Governments must undertake tax reform: ACT Deputy Chief Minister

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Governments must undertake tax reform: ACT Deputy Chief Minister


Posted : Friday, March 14, 2014

Australian governments at all levels need to implement tax reforms and not delay difficult decisions, ACT Deputy Chief Minister and Treasurer Andrew Barr has told CEDA's Economic and Political Overview event in Canberra.  

"Every treasurer in the country knows the Federation is broken, that all our budgets are under stress and if we don't begin the process of tax reform, it's going to get a lot harder to achieve that reform in the years ahead," he said

For Canberra and the ACT, tax reform is vital for the Territory's economic future and development.

"The most important thing…for our economy is a continuation of our taxation reforms," he said.

"It's how we will be competitive nationally and internationally…but it's also how we will manage to pay for various infrastructure needs that this community has and the various service delivery needs."

In the ACT, 35 per cent of people are directly employed by the Federal public service and expected cuts are estimated to take $600 million out of the economy which will have flow on effects to the private sector, Mr Barr said.

"I don't think the current Federal Government will enjoy the revenue streams that the Howard government had," he said.

"We cannot rely on the Commonwealth Government and the Territory government has no expectations that the Commonwealth Government will do anything to help Canberra and help this economy for the foreseeable future."

As a result, he said the ACT government's focus will be on developing the private sector, infrastructure and the health and education services.

"There are significant opportunities, we would anticipate a $2-2.5 billion spend on infrastructure over the rest of this decade so it is attracting the attention of national and international infrastructure markets," he said.

Also speaking at the event, ANZ Research Senior Economist, Cherelle Murphy said uncertainty is slowing business activity.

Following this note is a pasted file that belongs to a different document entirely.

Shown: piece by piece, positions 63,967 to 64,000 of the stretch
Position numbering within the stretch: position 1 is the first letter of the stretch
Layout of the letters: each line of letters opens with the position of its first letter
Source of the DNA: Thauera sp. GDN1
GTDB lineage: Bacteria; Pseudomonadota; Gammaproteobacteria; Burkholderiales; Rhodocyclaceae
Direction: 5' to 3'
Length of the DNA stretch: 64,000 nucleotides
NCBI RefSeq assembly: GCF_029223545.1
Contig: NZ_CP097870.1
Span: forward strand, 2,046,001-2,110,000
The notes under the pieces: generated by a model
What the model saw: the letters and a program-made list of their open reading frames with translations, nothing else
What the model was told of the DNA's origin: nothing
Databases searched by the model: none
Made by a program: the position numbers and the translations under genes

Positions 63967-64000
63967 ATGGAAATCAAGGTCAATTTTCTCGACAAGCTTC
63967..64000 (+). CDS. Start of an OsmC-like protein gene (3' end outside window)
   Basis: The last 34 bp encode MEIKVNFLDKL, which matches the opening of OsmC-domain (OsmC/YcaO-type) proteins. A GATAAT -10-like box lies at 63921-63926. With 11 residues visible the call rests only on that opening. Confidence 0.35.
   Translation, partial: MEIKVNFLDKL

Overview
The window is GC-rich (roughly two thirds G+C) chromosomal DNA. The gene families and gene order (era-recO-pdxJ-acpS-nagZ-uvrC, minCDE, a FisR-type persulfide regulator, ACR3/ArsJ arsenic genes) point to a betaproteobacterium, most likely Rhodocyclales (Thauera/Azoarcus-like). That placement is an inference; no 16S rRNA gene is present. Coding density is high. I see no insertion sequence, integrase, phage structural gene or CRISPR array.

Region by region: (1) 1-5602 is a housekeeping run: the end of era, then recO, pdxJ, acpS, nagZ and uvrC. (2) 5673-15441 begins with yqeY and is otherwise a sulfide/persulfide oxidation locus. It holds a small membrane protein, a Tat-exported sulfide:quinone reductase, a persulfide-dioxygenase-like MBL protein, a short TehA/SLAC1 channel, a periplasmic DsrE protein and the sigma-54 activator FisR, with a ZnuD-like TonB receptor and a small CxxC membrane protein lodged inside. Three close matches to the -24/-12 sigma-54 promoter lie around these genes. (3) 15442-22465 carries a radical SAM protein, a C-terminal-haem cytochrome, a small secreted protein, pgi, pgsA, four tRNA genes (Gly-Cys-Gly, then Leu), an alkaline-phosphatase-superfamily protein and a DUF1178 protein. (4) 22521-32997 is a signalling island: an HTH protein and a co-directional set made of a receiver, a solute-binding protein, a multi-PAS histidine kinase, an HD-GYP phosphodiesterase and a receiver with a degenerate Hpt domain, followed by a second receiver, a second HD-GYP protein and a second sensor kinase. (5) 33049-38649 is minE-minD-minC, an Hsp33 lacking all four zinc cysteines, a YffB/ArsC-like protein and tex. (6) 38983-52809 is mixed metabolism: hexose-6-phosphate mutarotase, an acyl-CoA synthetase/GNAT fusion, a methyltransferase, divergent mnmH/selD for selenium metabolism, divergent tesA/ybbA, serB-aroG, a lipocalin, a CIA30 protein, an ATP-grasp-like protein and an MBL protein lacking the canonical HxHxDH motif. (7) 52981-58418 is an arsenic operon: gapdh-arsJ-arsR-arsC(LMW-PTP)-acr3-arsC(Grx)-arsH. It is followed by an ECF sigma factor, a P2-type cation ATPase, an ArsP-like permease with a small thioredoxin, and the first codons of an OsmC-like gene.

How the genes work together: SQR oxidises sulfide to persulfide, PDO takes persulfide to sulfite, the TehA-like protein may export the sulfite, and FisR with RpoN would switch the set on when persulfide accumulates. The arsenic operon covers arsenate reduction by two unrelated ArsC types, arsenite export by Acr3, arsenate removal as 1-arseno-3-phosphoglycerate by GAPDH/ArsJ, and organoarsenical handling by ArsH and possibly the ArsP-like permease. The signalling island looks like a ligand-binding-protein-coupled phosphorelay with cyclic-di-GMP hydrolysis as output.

"In our own business activity has been quite slow, decision making seems to be quite stunted by the uncertainty on the horizon at the moment," she said.

"Local firms are willing to make investment decisions in Sydney and Brisbane but they're not willing to make them here in Canberra."

Ms Murphy said the actions of the Commonwealth Government are going to impact the ACT, noting that in the upcoming budget there is likely to be a fiscal consolidation and contraction.

ABC 7.30 Political Correspondent, Sabra Lane also spoke at the CEDA event, saying the year ahead will be dominated by the budget, new senate and G20.

Ms Lane said the first budget is crucial for any government, especially this one given the pending release of the Commission of Audit Report.

"The Budget gives them a key opportunity to change the nature and tone of government specifically to increase spending or to cut spending to meet the party's election commitment," she said.

It is likely the Budget will focus on healthcare costs especially given health spending increases in the past decade across people of all ages. 

"Health is 19 per cent of all government spending here in Australia," she said.

On the topic of the Senate, Ms Lane said the Government will need to gain six to seven votes on the cross bench to achieve its legislative agenda.

"Each of these senators, the Government will need to negotiate with to get them across the line," she said.

Clive Palmer will have three senators on the crossbench who won't always vote with the Government, she said.

"Mr Palmer is conservative leaning but certainly giving some indication that he won't be helping the Government on particular legislation, for example…he was quite clear he will not help lift foreign ownership restrictions on Qantas," she said.

However, the real test for the Government in terms of public opinion is how they deal with unplanned, often global events such as the Snowden leaks.

"The biggest test for any government is how they deal with the unexpected and unplanned events and how they respond to them gives the public either the confidence to trust what they are doing or to distrust what they do," she said.

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